2. A "child of Bacchus" is a name that refers to someone who drinks to excess; a drunkard.
3. A classical god of wine: in Greek and Roman mythology, the god of wine, identified with the Greek god Dionysus and the Roman god Liber. He was worshiped with orgiastic and ecstatic rites. From Greek Bakkhos via Latin Bacchus.
4. Dionysus came from Greek and Roman mythology and was the god of wine and of an orgiastic religion celebrating the power and fertility of nature.
The orgies honoring Dionysus probably originated as fertility rites. Gradually the festivals took on many forms, ranging from drinking feasts to festal processions and dramatic performances.
When the orgies were introduced into Rome, they became known as bacchanalia, named for Bacchus. In Rome, the rites for Bacchus started out as secret gatherings for women only. Later, after men were admitted, they became the sort of gatherings suggested by the contemporary meaning of orgy. The Bucchanalia of ancient Rome became increasingly notorious for drunkenness, debauchery, and licentiousness of all kinds. Things progressed to the point where the Roman senate felt the need to issue a decree in 186 B.C. prohibiting Bacchanalia.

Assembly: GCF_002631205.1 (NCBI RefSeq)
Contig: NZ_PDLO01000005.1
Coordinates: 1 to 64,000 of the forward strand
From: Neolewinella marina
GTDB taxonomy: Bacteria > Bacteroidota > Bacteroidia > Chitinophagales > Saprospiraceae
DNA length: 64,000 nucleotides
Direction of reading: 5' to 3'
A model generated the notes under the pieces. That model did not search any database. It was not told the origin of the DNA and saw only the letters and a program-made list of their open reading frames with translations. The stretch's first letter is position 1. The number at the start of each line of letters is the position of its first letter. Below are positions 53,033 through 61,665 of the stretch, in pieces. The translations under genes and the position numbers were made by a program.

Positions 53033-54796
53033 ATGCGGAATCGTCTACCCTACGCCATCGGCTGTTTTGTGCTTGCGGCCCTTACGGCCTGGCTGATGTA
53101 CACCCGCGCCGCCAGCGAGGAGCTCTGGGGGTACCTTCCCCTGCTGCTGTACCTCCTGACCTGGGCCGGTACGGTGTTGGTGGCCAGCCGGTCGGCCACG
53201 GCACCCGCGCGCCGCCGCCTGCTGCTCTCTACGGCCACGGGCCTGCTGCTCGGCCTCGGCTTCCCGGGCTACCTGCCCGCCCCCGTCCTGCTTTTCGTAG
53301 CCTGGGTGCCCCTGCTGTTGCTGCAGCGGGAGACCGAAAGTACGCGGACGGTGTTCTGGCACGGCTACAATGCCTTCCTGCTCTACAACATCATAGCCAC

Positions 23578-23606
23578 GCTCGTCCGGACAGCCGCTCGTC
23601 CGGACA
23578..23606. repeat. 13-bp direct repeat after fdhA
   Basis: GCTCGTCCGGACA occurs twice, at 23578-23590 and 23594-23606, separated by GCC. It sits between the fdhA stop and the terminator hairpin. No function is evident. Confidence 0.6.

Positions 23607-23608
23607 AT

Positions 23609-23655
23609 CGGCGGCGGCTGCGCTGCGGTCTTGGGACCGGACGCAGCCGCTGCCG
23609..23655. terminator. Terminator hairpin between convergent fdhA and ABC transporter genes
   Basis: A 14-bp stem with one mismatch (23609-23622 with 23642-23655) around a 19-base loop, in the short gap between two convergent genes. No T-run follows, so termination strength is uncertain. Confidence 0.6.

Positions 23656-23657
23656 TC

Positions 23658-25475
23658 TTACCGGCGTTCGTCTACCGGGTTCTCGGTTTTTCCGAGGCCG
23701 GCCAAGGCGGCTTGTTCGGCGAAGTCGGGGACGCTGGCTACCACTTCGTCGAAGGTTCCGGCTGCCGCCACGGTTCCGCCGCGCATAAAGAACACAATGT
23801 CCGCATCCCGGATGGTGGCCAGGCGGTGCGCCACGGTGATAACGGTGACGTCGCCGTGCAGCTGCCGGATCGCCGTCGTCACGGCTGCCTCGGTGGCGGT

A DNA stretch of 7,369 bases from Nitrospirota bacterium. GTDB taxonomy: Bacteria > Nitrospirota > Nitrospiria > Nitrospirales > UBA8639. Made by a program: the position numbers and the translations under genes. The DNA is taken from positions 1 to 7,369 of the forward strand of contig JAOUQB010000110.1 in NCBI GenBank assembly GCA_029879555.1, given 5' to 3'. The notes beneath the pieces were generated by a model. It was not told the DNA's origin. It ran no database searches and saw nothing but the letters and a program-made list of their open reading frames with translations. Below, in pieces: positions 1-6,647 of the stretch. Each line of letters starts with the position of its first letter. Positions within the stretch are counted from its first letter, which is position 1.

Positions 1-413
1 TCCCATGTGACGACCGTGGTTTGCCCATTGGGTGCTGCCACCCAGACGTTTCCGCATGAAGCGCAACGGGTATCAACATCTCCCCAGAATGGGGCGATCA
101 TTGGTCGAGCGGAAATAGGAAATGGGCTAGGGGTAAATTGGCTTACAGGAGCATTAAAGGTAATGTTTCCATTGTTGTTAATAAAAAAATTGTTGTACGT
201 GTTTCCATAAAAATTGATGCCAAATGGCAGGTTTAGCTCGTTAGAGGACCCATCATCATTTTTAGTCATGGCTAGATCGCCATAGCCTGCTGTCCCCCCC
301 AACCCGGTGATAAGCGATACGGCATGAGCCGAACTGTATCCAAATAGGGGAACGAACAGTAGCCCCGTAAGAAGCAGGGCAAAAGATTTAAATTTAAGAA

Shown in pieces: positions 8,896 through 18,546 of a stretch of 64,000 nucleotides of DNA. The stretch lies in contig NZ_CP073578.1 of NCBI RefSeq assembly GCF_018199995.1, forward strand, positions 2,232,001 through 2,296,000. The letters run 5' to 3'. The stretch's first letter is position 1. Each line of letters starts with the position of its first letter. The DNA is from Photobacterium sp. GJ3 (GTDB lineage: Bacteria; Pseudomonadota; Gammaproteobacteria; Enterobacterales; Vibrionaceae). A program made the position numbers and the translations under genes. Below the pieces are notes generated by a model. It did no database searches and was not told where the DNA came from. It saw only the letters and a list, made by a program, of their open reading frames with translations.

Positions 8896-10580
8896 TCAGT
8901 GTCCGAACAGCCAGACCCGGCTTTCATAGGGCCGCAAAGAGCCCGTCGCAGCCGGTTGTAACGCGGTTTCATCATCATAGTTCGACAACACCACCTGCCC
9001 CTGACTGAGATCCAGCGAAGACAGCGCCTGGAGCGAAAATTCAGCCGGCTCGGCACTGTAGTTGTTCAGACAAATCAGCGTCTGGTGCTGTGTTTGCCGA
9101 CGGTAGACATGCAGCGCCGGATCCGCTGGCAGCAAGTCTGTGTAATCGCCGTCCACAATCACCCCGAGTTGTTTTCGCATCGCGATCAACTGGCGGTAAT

You may see information about Bacchus, the drunken reveler, on this page.
Latin: Bacchus; as well as, Liber (god). Liber was also associated with Libera, goddess of the vine.
The god of wine and of an orgiastic religion celebrating the power and fertility of nature, drama, and revelry.
Symbols: ivy, grapes, and leopards or panthers.